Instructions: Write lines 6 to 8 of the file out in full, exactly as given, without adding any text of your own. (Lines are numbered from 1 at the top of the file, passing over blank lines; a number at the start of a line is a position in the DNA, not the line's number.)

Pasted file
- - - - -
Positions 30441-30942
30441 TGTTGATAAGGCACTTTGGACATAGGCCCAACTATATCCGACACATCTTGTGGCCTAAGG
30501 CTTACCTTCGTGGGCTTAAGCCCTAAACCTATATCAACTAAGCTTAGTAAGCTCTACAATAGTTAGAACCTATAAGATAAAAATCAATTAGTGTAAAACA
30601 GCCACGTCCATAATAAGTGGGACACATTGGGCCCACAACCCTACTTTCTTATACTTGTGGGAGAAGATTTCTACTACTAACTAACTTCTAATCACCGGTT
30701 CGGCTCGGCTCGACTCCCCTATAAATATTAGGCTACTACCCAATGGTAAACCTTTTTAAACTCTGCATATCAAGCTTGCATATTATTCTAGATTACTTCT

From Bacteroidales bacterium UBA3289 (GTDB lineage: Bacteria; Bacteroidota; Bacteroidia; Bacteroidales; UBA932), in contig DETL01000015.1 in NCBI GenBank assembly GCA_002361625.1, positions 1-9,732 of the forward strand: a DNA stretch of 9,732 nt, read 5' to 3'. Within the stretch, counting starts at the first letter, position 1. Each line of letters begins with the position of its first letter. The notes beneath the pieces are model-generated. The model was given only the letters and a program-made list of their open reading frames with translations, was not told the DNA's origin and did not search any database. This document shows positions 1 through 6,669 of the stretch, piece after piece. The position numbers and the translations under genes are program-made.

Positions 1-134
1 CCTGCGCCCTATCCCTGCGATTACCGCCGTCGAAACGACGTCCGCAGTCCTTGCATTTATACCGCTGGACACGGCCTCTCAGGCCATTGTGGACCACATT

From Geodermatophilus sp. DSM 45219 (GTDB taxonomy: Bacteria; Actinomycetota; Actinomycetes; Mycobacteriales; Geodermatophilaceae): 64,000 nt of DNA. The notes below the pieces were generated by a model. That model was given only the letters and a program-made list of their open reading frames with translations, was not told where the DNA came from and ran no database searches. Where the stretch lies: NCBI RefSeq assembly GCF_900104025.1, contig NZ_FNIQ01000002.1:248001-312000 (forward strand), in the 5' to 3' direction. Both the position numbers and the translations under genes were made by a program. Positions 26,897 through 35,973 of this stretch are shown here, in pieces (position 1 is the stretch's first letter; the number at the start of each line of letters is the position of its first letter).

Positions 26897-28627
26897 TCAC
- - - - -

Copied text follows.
From Bacteroidales bacterium UBA3289 (GTDB lineage: Bacteria; Bacteroidota; Bacteroidia; Bacteroidales; UBA932), in contig DETL01000015.1 in NCBI GenBank assembly GCA_002361625.1, positions 1-9,732 of the forward strand: a DNA stretch of 9,732 nt, read 5' to 3'. Within the stretch, counting starts at the first letter, position 1. Each line of letters begins with the position of its first letter. The notes beneath the pieces are model-generated. The model was given only the letters and a program-made list of their open reading frames with translations, was not told the DNA's origin and did not search any database. This document shows positions 1 through 6,669 of the stretch, piece after piece. The position numbers and the translations under genes are program-made.

Positions 1-134
1 CCTGCGCCCTATCCCTGCGATTACCGCCGTCGAAACGACGTCCGCAGTCCTTGCATTTATACCGCTGGACACGGCCTCTCAGGCCATTGTGGACCACATT